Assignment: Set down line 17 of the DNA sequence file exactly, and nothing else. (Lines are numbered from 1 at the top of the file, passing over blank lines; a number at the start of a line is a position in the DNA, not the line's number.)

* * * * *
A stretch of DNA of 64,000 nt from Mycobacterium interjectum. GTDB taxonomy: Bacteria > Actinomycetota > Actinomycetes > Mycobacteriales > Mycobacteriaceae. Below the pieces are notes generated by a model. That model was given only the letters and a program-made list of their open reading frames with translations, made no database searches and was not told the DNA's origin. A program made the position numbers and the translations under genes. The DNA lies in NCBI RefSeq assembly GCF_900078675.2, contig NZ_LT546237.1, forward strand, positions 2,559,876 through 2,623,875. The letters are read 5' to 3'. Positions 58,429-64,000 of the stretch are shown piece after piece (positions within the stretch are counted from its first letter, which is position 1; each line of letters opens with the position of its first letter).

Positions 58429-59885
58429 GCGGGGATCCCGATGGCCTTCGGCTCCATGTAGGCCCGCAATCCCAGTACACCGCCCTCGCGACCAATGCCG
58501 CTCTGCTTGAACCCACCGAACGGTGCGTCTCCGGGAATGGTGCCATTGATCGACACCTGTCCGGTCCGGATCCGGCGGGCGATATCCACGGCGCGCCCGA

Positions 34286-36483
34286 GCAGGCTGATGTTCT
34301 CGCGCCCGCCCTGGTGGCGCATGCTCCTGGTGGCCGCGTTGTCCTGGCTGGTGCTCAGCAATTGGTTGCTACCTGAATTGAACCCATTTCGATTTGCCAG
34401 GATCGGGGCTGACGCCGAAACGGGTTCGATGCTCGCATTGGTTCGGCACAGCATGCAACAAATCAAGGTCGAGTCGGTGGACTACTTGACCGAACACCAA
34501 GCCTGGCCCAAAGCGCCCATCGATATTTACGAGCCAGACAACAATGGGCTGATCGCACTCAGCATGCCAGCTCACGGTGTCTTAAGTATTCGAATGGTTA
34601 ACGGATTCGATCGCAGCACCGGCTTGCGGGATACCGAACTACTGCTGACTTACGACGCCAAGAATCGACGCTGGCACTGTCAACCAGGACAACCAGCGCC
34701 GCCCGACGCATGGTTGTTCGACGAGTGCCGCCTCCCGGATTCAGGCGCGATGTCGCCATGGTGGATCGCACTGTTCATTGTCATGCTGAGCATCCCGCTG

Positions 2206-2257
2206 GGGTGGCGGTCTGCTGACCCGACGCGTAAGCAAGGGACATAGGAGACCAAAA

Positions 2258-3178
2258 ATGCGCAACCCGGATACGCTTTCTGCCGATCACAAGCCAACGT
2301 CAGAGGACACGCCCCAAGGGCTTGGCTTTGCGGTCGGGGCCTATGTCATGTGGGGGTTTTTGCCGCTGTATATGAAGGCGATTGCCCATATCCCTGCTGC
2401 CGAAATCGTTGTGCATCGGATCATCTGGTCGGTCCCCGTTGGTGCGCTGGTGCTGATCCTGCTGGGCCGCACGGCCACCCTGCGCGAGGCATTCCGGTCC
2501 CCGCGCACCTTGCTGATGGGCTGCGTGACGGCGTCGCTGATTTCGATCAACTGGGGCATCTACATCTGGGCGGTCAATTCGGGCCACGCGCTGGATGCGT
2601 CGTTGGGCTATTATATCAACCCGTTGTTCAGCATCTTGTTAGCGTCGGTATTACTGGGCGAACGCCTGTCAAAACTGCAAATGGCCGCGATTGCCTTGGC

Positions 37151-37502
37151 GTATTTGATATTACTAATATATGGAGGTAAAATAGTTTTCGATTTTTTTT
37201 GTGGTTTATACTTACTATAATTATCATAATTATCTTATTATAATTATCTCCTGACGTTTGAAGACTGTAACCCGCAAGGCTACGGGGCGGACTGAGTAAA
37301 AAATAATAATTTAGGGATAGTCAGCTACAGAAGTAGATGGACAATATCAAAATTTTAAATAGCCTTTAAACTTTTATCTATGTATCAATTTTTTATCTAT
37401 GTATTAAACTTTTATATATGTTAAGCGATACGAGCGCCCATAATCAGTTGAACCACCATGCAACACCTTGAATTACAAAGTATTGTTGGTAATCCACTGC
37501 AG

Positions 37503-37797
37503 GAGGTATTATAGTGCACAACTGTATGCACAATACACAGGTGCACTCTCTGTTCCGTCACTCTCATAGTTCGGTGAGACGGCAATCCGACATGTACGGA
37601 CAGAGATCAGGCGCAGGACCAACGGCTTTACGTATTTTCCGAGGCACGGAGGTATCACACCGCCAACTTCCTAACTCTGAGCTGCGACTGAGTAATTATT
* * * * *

2401 CGAAATCGTTGTGCATCGGATCATCTGGTCGGTCCCCGTTGGTGCGCTGGTGCTGATCCTGCTGGGCCGCACGGCCACCCTGCGCGAGGCATTCCGGTCC